Jess veered off to chase a rabbit as Amy pulled up in front of an imposing pair of wrought iron gates. The gates were open this morning, and she wondered why as she gazed at the house beyond them. The Robinson's house had been on the market for six months or more, and two days ago the SOLD sign had been pasted on the board.
Amy sighed. She'd nurtured a ridiculous notion of going to her boss and asking him what the repayments on the house would be if she took out a loan to buy it. Not only ridiculous but idiotic. The price would be way out of her range. And probably about ten times more than she and Tony could afford if they pooled their resources. Somebody had been able to afford it. Lucky devils!
Amy had adored the house since she'd been about seven, and had never questioned why. She just loved the double-storied building of red brick, with gabled attic windows, white shutters and tall chimney. The garden each side of the curved driveway had always seemed like a fairyland to her with flower-laden rockeries and arches made of trailing vines.
One divine day when all three of them had been admiring it from afar and Amy had announced her fascination with the house, Andrew had promised, "I'll buy it for you when I get rich."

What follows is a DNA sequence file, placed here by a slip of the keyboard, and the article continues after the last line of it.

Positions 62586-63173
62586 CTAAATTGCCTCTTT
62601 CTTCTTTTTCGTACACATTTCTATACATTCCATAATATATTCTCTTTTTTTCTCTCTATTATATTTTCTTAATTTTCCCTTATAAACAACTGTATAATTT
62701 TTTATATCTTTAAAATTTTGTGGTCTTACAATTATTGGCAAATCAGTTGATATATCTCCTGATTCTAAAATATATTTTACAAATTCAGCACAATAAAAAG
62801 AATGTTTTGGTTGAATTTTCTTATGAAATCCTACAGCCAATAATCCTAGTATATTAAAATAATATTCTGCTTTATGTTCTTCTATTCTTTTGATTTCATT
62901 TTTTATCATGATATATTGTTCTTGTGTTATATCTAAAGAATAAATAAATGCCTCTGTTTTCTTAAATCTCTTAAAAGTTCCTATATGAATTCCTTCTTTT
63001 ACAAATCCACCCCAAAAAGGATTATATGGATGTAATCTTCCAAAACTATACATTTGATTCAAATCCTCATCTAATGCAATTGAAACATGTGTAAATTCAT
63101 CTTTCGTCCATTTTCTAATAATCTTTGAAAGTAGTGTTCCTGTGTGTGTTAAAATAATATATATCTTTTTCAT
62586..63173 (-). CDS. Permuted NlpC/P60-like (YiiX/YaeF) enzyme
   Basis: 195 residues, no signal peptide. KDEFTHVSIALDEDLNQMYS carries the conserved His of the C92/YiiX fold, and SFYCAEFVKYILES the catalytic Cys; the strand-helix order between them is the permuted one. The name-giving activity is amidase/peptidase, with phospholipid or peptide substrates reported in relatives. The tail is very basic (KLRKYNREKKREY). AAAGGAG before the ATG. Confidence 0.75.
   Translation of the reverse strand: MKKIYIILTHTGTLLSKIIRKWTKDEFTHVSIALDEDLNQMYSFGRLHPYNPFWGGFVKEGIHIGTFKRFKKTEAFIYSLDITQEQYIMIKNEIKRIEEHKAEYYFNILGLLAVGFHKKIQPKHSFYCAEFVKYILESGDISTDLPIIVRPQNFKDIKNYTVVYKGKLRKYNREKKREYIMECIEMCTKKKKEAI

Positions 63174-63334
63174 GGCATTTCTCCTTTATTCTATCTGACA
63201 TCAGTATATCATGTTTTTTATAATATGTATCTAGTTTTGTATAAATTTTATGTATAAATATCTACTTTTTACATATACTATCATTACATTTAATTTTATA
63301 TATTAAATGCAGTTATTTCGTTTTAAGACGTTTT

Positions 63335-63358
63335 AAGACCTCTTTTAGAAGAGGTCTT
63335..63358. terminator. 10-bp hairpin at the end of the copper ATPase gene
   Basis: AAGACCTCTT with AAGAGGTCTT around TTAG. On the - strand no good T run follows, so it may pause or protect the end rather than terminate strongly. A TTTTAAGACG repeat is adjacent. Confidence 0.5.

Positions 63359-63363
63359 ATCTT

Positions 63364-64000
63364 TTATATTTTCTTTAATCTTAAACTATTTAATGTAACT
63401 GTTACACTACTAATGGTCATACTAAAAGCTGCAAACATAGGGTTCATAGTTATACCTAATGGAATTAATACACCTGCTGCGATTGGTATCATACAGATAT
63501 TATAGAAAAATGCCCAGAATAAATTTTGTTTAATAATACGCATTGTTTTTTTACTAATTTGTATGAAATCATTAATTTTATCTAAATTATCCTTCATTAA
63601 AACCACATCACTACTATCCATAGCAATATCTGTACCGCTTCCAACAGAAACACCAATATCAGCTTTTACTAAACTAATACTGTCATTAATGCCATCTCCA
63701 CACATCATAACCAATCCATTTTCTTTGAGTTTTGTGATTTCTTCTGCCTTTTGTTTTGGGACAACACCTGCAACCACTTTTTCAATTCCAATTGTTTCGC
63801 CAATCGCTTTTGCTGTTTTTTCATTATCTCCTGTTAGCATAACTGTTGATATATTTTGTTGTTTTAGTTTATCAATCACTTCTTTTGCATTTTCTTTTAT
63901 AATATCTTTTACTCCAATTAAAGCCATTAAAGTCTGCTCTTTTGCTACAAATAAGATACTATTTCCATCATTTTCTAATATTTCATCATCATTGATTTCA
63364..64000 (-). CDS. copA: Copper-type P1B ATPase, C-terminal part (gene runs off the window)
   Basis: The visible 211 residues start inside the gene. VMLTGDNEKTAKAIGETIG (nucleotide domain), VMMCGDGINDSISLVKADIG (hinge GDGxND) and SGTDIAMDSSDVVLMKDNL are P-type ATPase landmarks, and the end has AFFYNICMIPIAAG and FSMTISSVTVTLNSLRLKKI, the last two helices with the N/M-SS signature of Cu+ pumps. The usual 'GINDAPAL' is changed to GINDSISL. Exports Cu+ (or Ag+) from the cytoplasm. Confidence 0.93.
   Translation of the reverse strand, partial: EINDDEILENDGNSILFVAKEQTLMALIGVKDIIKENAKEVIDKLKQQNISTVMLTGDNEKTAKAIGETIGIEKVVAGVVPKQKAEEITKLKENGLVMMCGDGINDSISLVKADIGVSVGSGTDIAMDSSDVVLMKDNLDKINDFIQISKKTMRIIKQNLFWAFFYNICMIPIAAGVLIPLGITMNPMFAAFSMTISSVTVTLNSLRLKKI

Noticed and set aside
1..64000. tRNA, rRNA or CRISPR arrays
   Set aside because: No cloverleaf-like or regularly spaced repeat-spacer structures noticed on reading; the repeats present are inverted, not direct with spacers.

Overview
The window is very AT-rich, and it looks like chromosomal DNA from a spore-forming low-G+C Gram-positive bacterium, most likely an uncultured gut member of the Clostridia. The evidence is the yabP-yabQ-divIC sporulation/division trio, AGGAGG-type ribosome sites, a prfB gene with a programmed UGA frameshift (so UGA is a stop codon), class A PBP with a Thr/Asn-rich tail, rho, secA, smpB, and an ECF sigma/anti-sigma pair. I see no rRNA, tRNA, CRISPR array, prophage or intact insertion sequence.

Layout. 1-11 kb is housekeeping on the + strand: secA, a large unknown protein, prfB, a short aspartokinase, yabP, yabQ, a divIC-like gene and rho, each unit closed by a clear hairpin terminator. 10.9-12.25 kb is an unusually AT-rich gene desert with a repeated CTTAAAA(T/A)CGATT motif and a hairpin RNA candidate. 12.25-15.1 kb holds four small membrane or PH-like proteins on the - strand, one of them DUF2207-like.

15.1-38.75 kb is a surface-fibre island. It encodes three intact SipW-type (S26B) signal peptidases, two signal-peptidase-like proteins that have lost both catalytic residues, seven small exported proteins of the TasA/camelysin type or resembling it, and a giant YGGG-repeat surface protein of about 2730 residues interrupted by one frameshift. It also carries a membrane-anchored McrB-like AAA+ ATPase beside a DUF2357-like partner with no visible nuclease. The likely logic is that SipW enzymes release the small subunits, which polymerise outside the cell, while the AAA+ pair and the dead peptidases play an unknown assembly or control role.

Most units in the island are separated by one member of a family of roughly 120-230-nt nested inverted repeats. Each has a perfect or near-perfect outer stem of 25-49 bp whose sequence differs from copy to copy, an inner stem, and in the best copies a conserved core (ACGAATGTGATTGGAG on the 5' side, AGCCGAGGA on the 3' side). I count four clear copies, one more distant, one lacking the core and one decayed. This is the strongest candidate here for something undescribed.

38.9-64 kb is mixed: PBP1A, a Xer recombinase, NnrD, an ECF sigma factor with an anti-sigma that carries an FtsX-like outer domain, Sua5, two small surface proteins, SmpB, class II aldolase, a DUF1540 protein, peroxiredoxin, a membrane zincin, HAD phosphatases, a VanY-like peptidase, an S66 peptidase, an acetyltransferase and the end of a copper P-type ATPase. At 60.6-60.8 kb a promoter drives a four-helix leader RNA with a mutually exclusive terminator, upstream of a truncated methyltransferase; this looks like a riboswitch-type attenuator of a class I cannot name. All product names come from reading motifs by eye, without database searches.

They'd been caught once sneaking into the back garden to steal apples from the gnarled old trees there. The old gardener had let them off with a scolding as long as they promised not to take anything but the fallen fruit in future. For years they'd gone back each season to pick up the fruit. Often they would lie in the grass beneath a tree, with the sun dappling their young bodies, while they munched on apples until they ended up with stomach cramps.
Tony had taken over the promise to buy the house after Andrew had defected to the city. He'd been really sorry when the house had come onto the market, bemoaning the fact that they would never be able to afford it. So much for childhood fancies and promises. Amy sighed and put her foot on the pedal in readiness for continuing her ride. Jess let out a soft bark, and Amy caught sight of the man approaching them at a fast jog.
As Andrew drew level with her he pushed his wet hair back carelessly. "Not still in love with the old place, are you?" he asked.
Amy was amazed that he remembered her childhood dreams. "Not exactly in love with it. But I have to admit I'm jealous. I gave up expecting to own it years ago." She shrugged. "Not much point in wishing for the unattainable." In more ways than one. She'd learned that lesson the hard way. "It would be interesting to know just who's bought it though."